The Product:

Urinals are most commonly found in commercial and institutional restrooms.

The Standard:

Congress established national urinal standards as part of the Energy Policy Act of 1992, and they took effect in 1994. Congress instructed DOE to update the standards when the American Society of Mechanical Engineers (ASME) amended their standards. In December 2010, with no ASME revisions on the books, DOE officially waived federal preemption of the national 1.0 gallons per flush (gpf) urinal standard. This waiver of federal preemption allows states to set standards provided they are more stringent than the national standard.

The voluntary WaterSense program (similar to ENERGY STAR but focused on helping consumers identify water-efficient products) has set criteria for flushing urinals at no more than 0.5 gpf. Texas adopted state standards at 0.5 gpf. In April, 2015, California set the following standards for urinals: 0.125 gpf for wall-mounted urinals; a formula for trough-type urinals (trough length in inches/16); and 0.5 gpf for all other urinals. There is no known incremental cost associated with efficient urinals.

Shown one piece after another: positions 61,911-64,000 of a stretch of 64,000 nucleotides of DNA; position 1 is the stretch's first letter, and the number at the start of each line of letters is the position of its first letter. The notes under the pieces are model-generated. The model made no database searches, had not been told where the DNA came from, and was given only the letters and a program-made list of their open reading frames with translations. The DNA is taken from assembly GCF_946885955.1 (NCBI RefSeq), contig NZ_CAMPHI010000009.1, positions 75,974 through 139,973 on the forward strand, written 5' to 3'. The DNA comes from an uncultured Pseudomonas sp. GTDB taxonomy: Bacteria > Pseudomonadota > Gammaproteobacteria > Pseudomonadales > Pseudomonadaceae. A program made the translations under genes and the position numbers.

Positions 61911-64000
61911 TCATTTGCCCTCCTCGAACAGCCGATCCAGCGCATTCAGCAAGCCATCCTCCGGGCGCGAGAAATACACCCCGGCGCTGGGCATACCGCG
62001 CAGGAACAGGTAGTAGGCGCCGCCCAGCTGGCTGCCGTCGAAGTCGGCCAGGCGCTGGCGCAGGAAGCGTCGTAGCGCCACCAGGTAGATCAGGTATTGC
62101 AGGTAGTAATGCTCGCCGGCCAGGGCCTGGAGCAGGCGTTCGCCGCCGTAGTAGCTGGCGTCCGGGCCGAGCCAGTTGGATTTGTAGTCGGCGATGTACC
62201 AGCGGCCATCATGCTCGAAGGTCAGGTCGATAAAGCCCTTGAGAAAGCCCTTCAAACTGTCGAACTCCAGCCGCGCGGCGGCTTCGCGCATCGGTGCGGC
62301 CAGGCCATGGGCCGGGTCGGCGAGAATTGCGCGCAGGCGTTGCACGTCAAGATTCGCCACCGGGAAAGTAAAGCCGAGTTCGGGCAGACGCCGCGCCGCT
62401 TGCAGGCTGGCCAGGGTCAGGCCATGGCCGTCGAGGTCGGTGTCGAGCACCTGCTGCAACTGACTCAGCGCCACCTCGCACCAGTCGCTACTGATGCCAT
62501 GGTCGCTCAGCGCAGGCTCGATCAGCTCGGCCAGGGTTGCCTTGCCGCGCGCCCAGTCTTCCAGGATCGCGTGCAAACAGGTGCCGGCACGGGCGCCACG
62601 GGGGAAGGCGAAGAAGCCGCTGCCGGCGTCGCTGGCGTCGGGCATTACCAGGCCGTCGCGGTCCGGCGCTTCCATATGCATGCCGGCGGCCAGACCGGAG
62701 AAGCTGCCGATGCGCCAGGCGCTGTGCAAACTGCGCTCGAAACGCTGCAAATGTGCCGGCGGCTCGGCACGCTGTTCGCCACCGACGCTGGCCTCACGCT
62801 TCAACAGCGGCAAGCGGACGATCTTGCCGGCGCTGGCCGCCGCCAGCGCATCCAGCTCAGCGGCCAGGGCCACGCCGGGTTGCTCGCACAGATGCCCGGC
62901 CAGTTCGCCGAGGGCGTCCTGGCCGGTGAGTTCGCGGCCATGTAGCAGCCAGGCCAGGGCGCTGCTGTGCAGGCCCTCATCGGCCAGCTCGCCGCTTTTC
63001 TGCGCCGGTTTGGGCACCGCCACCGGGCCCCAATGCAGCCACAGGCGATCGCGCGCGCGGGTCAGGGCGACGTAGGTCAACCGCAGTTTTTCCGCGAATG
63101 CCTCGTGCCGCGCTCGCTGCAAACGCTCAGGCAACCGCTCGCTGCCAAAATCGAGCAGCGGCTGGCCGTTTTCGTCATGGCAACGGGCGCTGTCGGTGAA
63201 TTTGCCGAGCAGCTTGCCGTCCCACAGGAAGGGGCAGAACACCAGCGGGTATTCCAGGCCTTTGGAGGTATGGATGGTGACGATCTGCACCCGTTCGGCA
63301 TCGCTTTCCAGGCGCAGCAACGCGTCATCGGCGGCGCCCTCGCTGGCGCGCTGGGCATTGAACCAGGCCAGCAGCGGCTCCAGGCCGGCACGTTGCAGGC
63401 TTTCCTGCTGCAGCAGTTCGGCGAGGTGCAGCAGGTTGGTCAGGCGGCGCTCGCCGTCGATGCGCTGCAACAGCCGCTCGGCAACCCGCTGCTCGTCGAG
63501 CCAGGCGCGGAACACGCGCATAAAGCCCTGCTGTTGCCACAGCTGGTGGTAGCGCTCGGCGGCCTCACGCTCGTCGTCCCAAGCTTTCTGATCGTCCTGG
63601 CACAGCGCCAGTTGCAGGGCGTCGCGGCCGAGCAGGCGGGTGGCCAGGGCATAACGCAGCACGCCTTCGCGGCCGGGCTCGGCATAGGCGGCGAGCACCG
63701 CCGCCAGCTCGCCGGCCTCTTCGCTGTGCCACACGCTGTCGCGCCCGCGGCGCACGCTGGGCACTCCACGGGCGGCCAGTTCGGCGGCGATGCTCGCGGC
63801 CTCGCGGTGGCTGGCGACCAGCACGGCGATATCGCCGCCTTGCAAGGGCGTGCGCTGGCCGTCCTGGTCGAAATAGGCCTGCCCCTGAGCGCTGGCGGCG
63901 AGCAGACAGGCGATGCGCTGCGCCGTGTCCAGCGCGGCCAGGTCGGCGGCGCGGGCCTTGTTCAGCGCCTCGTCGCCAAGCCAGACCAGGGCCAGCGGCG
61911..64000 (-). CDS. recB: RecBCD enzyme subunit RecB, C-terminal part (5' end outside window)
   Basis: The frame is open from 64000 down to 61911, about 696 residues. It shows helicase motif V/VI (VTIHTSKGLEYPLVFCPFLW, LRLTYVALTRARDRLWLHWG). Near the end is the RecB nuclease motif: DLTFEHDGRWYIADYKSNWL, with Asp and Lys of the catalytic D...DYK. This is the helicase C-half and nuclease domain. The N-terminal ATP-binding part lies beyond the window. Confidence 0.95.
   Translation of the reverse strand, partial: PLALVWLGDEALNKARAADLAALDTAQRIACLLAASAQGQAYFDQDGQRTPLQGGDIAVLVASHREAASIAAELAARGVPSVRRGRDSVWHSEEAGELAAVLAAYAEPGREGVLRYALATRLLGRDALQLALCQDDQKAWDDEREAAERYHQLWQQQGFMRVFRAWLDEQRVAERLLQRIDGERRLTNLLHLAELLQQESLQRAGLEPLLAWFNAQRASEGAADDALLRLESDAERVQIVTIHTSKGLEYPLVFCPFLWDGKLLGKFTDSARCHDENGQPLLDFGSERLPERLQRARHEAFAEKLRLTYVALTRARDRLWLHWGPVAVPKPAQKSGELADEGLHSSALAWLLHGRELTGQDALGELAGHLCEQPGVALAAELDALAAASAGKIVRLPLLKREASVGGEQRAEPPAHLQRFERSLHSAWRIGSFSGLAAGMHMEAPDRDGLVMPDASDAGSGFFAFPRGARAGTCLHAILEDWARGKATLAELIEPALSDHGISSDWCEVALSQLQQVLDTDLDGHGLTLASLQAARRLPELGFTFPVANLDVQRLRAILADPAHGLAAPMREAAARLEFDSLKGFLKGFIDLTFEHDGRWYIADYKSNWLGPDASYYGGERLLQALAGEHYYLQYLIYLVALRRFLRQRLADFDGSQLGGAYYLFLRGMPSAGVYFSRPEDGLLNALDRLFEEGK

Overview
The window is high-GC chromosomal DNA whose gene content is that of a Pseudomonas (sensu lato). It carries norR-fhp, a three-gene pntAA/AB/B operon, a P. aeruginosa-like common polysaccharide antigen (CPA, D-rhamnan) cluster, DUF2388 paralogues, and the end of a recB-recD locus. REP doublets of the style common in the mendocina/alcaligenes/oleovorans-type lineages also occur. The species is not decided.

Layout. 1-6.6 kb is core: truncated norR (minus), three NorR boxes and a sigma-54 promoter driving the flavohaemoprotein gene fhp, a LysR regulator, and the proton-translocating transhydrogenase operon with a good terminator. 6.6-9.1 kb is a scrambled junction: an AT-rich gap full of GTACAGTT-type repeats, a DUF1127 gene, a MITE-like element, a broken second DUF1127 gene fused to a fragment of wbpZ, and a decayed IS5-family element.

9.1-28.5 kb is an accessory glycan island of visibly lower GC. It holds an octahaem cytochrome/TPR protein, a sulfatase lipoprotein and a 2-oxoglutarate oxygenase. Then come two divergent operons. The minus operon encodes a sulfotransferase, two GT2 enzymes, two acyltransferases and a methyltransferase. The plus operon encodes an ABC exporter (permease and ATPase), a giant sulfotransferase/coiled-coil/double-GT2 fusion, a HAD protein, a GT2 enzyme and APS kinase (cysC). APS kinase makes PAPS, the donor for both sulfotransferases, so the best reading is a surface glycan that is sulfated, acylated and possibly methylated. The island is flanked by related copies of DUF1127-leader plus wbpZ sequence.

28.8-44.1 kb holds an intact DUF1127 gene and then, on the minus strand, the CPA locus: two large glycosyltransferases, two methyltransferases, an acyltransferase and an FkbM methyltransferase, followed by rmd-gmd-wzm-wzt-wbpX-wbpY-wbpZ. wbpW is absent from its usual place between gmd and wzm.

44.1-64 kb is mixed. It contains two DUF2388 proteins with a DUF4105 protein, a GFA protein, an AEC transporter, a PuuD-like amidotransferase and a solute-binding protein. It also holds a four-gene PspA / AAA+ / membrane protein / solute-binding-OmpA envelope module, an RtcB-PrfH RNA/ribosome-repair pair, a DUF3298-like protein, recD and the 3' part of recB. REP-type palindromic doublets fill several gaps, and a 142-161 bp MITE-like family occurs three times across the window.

Key Facts:

The EPA WaterSense website notes that replacing just one older, inefficient urinal that uses 1.5 gpf with a WaterSense labeled model could save a facility more than 4,600 gallons of water per year. Nationwide, if all older, inefficient urinals were replaced, we could save nearly 36 billion gallons annually

Projected Savings

Urinal Standards
Savings through what year?:
Energy saved (quads):
CO2 savings (million metric tons):
Net present value savings ($billion) 3% discount rate:
Net present value savings ($billion) 7% discount rate:


Federal Date States
2016 CO Standard Effective
2016 CA Standard Effective
2015 CA Standard Adopted
2014 CO Standard Adopted
2014 CA Standard Effective
2014 TX Standard Effective
2009 TX Standard Adopted
2007 CA Standard Adopted
1st Federal Standard Effective 1994
EPACT Initial Federal Legislation Enacted 1992
1st Federal Standard Adopted (Congress) 1992

Timeline reflects state standards from 2001 to present; federal standards from inception to present.